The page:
One FedEx manager was on a panel where they spoke about how they need new technology for managing their supply chain. “The immutability of the transaction is important for us: are you who you say you are, and are you shipping what you say you are shipping?” They spend a lot on insurance and it would be nice if they could leverage blockchain tech to prove that a package actually did make it to the final destination, with something other than an illegible signature.

While they can track a package from when it leaves your door through their shipment network, that only works if they have control over the shipment from end-to-end. That isn’t always the case, and especially internationally where it can be more cost-effective if they can hand off a package to another shipper. The panel also brought up an interesting question, as to what constitutes a delivery address, with one of them holding up his phone, saying how he wants to be able to deliver something right to where he is at the moment. That has a lot of appeal to me, as I recall how many hours I have spent trying to find a package delivery person when I stepped out of my office for a moment.

Also speaking was a representative of Chattanooga-based Dynamo, a new accelerator for supply chain ventures. They are funding several blockchain-related startups. “It isn’t just about saving money with these kinds of businesses, but about finding opportunities to expand commerce.”

The conference started off with a speech from Brian Behlendorf, who is now in charge of the hyperledger project that is part of the Linux Foundation. He has been around the tech industry for a long time, putting up Wired magazine’s early website and developing numerous open source projects. The idea behind hyperledger is to have an open source project that can be used in a number of blockchain circumstances. Think of what the Apache programmers did for web servers back decades ago: the same thing will be attempted with having a set of protocols and standard infrastructure to build blockchain apps on top of with hyperledger.

Before the conference took place, a pre-conference hackathon was held and more than a dozen teams and 50 people participated to win the top prize of $20k. The winners included college students, which should give you an idea of how quickly blockchain is evolving. Unlike many hackathons where the winners get to pose with an oversize check, in this case the winning teams’ prize money was preloaded in bitcoin on a special cryptokey, which was quite fitting. The first place finishers wrote an app to eliminate ID fraud, using blockchain to encrypt and validate who you actually are.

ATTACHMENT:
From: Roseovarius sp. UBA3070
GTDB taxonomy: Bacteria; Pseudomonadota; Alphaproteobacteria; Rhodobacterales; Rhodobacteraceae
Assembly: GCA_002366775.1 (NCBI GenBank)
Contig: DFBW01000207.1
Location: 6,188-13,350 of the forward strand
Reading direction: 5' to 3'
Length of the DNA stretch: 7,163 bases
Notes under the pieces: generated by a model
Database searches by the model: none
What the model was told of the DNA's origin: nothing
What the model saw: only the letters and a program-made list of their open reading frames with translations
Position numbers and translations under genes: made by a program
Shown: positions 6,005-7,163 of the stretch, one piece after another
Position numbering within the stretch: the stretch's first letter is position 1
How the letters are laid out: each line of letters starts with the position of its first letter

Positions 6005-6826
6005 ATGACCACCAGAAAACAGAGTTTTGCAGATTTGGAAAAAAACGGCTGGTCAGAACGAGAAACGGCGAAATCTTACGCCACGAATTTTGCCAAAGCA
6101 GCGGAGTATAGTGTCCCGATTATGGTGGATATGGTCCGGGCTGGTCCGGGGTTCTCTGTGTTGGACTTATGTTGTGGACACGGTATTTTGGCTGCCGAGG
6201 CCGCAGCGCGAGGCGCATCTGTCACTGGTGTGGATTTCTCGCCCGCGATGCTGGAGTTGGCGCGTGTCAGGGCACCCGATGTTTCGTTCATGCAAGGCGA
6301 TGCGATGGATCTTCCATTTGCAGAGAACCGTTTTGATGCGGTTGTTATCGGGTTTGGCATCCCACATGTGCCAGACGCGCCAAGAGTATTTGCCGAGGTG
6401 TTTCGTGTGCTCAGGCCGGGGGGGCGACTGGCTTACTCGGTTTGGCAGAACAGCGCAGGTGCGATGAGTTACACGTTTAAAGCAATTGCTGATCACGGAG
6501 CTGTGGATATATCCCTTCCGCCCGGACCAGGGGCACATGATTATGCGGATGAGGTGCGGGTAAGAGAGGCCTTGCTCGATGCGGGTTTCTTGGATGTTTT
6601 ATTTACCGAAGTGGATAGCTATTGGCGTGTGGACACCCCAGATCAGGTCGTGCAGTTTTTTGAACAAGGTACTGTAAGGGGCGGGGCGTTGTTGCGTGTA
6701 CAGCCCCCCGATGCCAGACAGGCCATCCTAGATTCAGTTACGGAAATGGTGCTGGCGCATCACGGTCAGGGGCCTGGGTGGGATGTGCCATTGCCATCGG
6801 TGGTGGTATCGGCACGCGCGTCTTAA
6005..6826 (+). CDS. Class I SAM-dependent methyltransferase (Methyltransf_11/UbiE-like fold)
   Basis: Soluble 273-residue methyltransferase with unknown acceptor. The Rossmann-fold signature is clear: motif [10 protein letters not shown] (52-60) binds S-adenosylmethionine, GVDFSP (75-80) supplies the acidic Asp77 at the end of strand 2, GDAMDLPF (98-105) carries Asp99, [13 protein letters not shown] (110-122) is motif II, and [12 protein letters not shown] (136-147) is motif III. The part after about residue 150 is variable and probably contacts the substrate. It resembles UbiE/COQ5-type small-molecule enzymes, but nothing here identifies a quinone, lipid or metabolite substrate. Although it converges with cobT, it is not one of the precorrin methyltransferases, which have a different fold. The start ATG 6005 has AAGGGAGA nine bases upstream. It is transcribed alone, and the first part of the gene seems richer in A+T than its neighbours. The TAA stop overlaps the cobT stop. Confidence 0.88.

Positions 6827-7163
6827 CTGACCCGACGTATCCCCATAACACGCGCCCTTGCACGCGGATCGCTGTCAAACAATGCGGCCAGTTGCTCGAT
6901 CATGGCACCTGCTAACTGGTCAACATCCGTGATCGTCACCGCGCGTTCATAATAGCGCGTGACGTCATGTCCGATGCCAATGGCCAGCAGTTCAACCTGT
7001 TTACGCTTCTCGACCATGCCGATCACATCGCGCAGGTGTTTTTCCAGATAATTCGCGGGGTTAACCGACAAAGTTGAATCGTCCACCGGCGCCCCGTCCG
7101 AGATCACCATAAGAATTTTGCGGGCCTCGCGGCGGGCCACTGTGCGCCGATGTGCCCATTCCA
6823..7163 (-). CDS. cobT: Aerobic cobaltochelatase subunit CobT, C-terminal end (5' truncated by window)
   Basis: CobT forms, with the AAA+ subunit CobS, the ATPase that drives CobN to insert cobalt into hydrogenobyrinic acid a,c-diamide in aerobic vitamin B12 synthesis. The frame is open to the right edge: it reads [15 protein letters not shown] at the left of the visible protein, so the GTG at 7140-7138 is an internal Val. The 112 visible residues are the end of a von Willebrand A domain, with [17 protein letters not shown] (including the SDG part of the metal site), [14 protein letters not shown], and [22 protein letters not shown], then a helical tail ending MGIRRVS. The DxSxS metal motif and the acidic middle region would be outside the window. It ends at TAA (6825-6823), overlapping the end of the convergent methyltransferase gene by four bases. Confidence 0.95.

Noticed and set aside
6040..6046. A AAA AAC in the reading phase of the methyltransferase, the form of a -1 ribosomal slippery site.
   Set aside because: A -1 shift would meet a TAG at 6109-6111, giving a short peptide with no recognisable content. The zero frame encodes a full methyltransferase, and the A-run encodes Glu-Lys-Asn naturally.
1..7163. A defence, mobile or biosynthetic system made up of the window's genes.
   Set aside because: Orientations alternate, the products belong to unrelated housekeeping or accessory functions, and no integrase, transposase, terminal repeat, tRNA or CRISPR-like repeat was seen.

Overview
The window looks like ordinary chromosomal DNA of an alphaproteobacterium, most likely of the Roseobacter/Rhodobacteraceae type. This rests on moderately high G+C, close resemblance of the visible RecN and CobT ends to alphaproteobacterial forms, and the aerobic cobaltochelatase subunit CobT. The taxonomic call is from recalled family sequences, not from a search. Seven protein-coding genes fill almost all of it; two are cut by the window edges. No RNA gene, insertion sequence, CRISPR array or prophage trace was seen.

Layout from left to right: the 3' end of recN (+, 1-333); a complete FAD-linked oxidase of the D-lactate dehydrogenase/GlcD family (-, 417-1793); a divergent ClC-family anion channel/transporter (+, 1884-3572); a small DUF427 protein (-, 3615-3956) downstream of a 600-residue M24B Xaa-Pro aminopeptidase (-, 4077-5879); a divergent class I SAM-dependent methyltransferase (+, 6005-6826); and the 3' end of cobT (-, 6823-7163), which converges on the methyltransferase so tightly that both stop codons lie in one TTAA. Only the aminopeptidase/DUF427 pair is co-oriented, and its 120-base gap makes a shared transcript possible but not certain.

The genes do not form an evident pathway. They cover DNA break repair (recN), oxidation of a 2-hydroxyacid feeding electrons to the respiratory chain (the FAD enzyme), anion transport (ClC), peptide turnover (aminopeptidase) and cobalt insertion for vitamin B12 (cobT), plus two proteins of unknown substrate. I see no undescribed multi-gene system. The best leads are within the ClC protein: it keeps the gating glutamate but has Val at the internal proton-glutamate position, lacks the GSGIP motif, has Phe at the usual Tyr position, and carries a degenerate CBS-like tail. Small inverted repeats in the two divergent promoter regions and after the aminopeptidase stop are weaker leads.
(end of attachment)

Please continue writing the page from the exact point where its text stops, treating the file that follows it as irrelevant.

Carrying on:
Blockchain isn’t just all about the supply chain: the banks are getting involved too. A private effort from R3 has more than 40 financial services supporters to try to create standards for distributed ledgers. Barclays has more than 45 Bitcoin-related projects. Deloitte has a group based in Toronto doing cryptocurrency and blockchain consulting. A Berlin neighborhood has dozens of retailers who accept bitcoins. Finally, there are other currencies that are gaining traction, including Ethereum and Dash.org, that attempt to improve upon the original bitcoin specifications and further fueling blockchain interest.

It looks like there will lots of blockchain-related news in the coming months.

Fast Track blog: Lessons Learned From IT Asset Management

As a citizen developer, trying to manage your IT assets can be tough. Keeping track of such things as programs, servers, policies and procedures requires discipline, organization, and best practices that those of us who were raised in the IT school of hard knocks had to learn along the way. Here are a few tips from the IT pros to help you out.

You can read more on the QuickBase Fast Track blog here.

For Immediate Release: a podcast for B2B Marketers

I return to doing a regular series of podcasts with my long-time former partner Paul Gillin, called For Immediate Release: B2B. Paul and I co-hosted almost 100 episodes of MediaBlather back several years ago, and many of those shows have held up well talking about how technical PR and marketing communications professionals can leverage new media and other strategies.

In this week’s show, we talk about the upcoming merger between Microsoft and LinkedIn (Paul and I are split on whether it is a good thing), and interview Radius.com CEO Darian Shirazi about predictive analytics and its utility for marketing and customer retention.